Porosity, defined as voids in the matrix material, is a recurring anomaly in fiberglass and more advanced composite laminates. Although a variety of dependable nondestructive testing (NDT) methods are available for detecting porosity, reliable analytical techniques for assessing the fatigue strength reduction imposed by porosity are not currently available. Instead, manufacturers and analysts have historically relied on simple “rule of thumb” strength reduction factors based on monotonic tension tests, a typical reduction being 20%.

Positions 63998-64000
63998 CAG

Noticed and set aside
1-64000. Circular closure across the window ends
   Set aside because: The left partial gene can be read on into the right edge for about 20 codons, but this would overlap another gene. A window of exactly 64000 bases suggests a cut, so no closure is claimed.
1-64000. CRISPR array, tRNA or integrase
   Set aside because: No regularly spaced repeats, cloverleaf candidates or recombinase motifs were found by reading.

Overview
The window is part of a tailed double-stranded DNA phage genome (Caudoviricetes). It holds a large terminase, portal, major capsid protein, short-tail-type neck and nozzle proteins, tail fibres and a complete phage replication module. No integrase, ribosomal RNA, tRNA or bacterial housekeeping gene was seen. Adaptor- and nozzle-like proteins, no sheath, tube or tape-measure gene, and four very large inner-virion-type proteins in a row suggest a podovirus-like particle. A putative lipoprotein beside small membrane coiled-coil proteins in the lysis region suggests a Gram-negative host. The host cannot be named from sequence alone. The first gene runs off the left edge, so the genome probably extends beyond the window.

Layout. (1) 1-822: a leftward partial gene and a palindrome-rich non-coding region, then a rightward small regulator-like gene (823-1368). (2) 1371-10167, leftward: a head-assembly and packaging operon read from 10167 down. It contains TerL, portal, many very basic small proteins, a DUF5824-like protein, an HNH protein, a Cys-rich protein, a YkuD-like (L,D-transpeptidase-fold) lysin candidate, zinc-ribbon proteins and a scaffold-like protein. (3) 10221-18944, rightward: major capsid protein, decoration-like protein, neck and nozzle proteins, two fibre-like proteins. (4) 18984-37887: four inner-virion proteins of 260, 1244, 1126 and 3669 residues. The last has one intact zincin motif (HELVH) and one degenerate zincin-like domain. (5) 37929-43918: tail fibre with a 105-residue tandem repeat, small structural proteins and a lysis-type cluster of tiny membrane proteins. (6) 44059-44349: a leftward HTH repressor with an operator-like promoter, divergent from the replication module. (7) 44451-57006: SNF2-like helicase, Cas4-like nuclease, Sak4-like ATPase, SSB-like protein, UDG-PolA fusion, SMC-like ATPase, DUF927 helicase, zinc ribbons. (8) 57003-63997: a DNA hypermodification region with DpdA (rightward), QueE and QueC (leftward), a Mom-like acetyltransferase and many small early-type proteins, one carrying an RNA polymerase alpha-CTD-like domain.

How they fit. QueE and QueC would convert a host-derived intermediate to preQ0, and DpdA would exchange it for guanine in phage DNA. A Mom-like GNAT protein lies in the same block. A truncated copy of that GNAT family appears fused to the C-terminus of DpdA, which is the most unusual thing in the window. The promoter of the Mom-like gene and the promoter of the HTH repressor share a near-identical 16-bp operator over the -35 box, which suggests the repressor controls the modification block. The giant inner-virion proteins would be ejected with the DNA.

With an increasing emphasis on the effects of age and fatigue on high time aircraft, the question arises as to the adequacy of static strength tests alone to assess the effects of porosity. This paper discusses the results of a testing program in which porous and nonporous [0,90]s fiberglass specimens are cycled in zero to maximum (R = 0) loading over life ranges from a few hundred to a few million cycles. The degree of porosity is estimated from visual examination of the edges of each specimen. Flat specimens approximately 2.8 mm thick were prepared by laser cutting with the edges then sanded to remove the heat-affected region. For comparison, several specimens were also milled using a template. Results of the tests are presented in terms of maximum stress versus number of cycles to complete separation. The data indicate that fatigue strength reduction can be significantly greater than 20% for lower fatigue lives and close to 20% at lives of a few million cycles. If the voids are assumed to constitute stress concentration factors that accelerate the breakdown of the matrix material, then a fatigue strength reduction factor of about 1.5 to 1.2 may be inferred from the data. This compares favorably with the results of a finite element analysis on a typical internal void.